Wikipedia Link

Happy Memorial Day!

Flag at Half Mast

Memorial Day

Memorial Day is a United States federal holiday observed on the last Monday of May. Formerly known as Decoration Day, it commemorates U.S. men and women who died while in the military service. First enacted to honor Union soldiers of the American Civil War (it is celebrated near the day of reunification after the civil war), it was expanded after World War I to include American casualties of any war or military action.

It Has Always Been The Soldier

Veteran

A veteran is someone who, at one point in his life, wrote a blank check made payable to his country for an amount of ‘up to and including my life.’

Happy Birthday, Bocephus!

Hank Williams, Jr. is an American country and southern rock artist, son of country music pioneer Hank Williams and father of Hank III and Holly Williams.

Known by the nickname Bocephus (a name given to him by his father because he thought his son as a baby resembled a TV ventriloquist dummy named Bocephus), he was raised by his mother Audrey after his father’s death in 1953. He was destined for fame, being taught how to play piano by Jerry Lee Lewis and guitar by Johnny Cash. He began performing when eight years old.

Hank Williams, Jr.

Hank Williams, Jr. (May 26, 1949 – )

Wikipedia Link

Anniversary of Star Wars

Star Wars

On this day in 1977, Memorial Day weekend opens with an intergalactic bang as the first of George Lucas’ blockbuster Star Wars movies hits American theaters.

Wikipedia Link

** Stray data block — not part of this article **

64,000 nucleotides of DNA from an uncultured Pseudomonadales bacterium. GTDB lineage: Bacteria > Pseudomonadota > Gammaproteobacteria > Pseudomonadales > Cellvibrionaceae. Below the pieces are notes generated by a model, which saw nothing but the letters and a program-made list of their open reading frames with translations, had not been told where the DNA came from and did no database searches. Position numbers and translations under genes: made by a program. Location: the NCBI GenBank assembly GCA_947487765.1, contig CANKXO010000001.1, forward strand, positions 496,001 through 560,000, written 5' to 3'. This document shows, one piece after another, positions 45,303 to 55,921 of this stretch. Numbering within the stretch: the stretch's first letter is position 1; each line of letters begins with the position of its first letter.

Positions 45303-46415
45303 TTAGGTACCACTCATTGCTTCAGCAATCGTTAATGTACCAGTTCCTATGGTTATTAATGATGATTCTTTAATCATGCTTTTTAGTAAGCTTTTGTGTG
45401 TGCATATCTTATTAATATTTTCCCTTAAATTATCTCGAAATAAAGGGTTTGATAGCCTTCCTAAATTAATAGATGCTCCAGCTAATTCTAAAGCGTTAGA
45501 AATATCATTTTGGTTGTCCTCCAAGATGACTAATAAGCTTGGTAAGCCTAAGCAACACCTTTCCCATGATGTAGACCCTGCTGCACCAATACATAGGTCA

Towel Day

Towel Day

Today is Towel Day, a day of remembrance for Douglas Adams, author of the Hitchhikers’ Guide to the Galaxy. Observe it by carrying a towel all day.

Link

Star trails over Jet Star rollercoaster

Stars streak over the Jet Star rollercoaster in Seaside Heights, New Jersey, as it awaits removal from the Atlantic Ocean. Credit and copyright: Jack Fusco.

Stars streak over the Jet Star rollercoaster in Seaside Heights, New Jersey, as it awaits removal from the Atlantic Ocean. Credit and copyright: Jack Fusco.

Sun rising over the Jet Star roller coaster

The sun rises behind Jet Star roller coaster submerged in the Atlantic Ocean near the ruined Casino Pier in Seaside Heights more than one month after Hurricane Sandy destroyed areas of the Jersey Shore. Owners of Casino Pier are in talks to remove what remains of the destroyed attraction. (Video by Andre Malok / The Star-Ledger)

Evolution (Bacon)

Evolution (Bacon)

Dilbert – Idea Squirrel

Dilbert - Idea Squirrel

Brian Urlacher to retire…

After 13 seasons with the Bears, Brian Urlacher is walking off into the sunset:

Brian Urlacher walking away

“After spending a lot of time this spring thinking about my NFL future, I have made a decision to retire,” Urlacher said in a statement he posted on Twitter. “Although I could continue playing, I’m not sure I would bring a level of performance or passion that’s up to my standards. When considering this along with the fact I could retire after a 13-year career wearing only one jersey for such a storied franchise, my decision became pretty clear.”

Brian Urlacher

I watched Brian, and another 54, Tedy Bruschi of the Patriots, for years.  They were two of my favorite players to watch, and I believe every time they walked on the field, play after play, they were giving 110%.